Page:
Iran’s Raisi Seeks Nuclear Deal Talks Without Western ‘Pressure’

Indirect negotiations between the US and Iran have been on hold since June 20

Iran’s new President Ebrahim Raisi said Saturday that talks to revive the nuclear deal are on the agenda of his government, but he wants to pursue negotiations without “pressure” from the US and other Western countries.

“The Westerners and the Americans are after talks together with pressure,” Raisi said in an interview with state TV. “I have already announced that we will have talks on our government’s agenda but not with … pressure.”

Raisi said Iran wants “goal-oriented” talks that ultimately achieve sanctions relief. The Biden administration’s initial refusal to lift all Trump-era sanctions forced Iran into negotiations, which started in April and have been delayed since June 20th.

Raisi made similar comments in a phone conversation with French President Emmanuel Macron on Sunday. “We do not oppose useful negotiations, but the plan and result of negotiations must be the lifting of sanctions against Iran,” Raisi said in the call. He added that Iran was not interested in “negotiations for the sake of negotiations.”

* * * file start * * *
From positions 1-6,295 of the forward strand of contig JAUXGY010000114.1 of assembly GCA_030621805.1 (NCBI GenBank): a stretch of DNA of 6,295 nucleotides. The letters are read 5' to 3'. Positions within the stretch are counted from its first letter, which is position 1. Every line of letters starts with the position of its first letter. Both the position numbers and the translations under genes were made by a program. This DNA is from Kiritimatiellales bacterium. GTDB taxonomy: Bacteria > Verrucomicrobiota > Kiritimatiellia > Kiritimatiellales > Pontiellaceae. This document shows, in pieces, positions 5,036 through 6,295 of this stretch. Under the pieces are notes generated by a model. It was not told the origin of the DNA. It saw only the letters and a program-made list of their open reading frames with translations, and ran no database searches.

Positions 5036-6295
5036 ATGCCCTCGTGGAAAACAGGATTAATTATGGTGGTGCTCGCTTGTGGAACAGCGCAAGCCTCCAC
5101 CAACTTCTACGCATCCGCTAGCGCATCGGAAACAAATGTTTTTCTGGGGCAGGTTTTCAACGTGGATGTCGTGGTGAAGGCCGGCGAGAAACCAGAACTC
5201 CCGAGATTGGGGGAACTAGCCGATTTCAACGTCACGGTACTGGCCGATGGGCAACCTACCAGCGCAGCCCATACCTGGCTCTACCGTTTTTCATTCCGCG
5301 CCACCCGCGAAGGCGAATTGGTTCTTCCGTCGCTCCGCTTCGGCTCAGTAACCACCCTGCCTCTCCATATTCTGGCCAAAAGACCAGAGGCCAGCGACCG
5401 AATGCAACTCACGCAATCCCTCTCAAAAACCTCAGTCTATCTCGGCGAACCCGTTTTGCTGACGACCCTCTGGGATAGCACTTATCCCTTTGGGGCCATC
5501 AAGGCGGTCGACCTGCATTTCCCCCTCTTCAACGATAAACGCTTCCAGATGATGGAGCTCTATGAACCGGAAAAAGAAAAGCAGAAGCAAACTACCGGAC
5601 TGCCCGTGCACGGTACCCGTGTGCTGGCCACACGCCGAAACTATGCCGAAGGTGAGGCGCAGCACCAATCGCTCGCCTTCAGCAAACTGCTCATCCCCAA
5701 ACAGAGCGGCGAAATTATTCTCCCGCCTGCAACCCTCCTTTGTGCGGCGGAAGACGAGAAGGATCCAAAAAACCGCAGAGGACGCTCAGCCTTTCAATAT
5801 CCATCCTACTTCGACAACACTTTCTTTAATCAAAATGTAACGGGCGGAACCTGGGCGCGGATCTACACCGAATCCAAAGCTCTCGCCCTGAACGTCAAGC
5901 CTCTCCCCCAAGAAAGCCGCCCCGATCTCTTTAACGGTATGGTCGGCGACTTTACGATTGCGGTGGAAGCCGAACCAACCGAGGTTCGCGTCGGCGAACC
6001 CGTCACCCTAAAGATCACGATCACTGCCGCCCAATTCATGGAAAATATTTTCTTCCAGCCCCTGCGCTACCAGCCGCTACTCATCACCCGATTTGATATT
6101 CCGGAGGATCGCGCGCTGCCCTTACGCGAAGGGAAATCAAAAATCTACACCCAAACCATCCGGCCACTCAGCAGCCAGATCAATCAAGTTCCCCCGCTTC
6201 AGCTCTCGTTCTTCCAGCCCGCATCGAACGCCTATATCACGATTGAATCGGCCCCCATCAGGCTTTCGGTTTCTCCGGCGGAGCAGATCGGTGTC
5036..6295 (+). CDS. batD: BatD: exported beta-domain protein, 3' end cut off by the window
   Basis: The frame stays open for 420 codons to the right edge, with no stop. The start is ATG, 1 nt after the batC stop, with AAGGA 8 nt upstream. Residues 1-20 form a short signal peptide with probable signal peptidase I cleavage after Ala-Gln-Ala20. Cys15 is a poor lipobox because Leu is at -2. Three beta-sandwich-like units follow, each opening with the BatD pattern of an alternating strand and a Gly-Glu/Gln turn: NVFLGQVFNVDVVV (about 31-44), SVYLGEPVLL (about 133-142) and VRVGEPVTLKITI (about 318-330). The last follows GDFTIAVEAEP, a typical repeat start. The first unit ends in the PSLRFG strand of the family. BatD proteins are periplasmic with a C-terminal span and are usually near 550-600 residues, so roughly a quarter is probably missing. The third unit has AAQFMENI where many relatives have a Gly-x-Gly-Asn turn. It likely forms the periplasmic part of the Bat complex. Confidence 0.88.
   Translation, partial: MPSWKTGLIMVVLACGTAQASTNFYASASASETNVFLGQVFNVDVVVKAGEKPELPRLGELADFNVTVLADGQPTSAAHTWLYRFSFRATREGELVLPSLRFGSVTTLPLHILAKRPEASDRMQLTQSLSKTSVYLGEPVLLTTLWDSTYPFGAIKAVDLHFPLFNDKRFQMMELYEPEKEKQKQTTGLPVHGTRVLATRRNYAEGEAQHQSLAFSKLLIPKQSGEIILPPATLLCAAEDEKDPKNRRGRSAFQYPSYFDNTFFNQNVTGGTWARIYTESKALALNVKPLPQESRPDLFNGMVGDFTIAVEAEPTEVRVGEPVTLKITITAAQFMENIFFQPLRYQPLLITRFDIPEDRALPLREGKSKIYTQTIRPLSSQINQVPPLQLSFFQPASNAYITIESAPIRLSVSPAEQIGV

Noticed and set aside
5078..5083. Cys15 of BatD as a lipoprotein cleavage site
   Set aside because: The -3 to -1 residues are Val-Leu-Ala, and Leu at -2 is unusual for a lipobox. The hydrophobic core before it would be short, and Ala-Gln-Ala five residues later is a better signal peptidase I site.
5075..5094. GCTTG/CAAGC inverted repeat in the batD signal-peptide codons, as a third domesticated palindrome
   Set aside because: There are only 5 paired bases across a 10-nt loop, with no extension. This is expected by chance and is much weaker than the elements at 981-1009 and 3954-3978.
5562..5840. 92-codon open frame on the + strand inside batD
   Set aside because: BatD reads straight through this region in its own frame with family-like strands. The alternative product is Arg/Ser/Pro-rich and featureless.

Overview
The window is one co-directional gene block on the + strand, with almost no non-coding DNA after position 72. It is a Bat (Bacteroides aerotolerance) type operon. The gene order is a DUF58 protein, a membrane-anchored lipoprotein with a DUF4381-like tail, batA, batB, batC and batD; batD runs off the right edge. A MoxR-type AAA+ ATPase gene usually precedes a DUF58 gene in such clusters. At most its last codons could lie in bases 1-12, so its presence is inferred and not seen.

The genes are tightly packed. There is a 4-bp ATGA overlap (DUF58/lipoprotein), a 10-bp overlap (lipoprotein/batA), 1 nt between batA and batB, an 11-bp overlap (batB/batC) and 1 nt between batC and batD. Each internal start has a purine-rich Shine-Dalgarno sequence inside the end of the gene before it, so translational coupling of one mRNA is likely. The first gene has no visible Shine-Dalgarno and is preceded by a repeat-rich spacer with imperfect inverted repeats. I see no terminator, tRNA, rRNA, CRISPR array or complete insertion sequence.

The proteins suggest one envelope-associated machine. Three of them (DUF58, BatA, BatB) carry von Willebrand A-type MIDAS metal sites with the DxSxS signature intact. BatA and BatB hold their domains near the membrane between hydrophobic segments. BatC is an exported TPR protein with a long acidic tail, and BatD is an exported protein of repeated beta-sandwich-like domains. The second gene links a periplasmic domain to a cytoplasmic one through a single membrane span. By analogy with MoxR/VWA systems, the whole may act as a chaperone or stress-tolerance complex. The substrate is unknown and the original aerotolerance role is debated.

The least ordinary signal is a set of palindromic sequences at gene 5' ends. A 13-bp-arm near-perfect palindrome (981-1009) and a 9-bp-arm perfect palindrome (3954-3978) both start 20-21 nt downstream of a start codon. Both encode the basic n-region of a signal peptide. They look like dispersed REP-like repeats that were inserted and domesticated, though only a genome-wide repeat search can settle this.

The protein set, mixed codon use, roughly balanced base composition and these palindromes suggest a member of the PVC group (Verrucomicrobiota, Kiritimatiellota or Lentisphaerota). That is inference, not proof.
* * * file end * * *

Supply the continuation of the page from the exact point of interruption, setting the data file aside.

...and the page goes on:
While the talks have been delayed, the US has added pressure on Iran by imposing new sanctions. The latest measures were imposed Friday over an alleged plot to kidnap an Iranian-American journalist. Tehran denies it was involved in the bizarre kidnap plot and dismissed it as a “Hollywood scenario.”

“Supporters and merchants of sanctions, who see their sanctions toolbox empty due to Iran’s maximum resistance, are now resorting to Hollywood scenarios to keep the sanctions alive,” Iran’s Foreign Ministry said in response to the sanctions.

Iranian Foreign Ministry spokesman Saeed Khatibzadeh said the new measures show Washington’s “addiction” to sanctions. “Washington must understand that it has no other choice but to abandon its addiction to sanctions and show respect, both in its statements and in its behavior, towards Iran,” he said.

While Raisi is viewed as a hardliner, he ultimately favors a revival of the JCPOA. But he might not be as patient with the US as his predecessor Hassan Rouani was. And more sanctions from the Biden administration could sabotage future negotiations.

Author: Dave DeCamp

Dave DeCamp is the news editor of, follow him on Twitter @decampdave.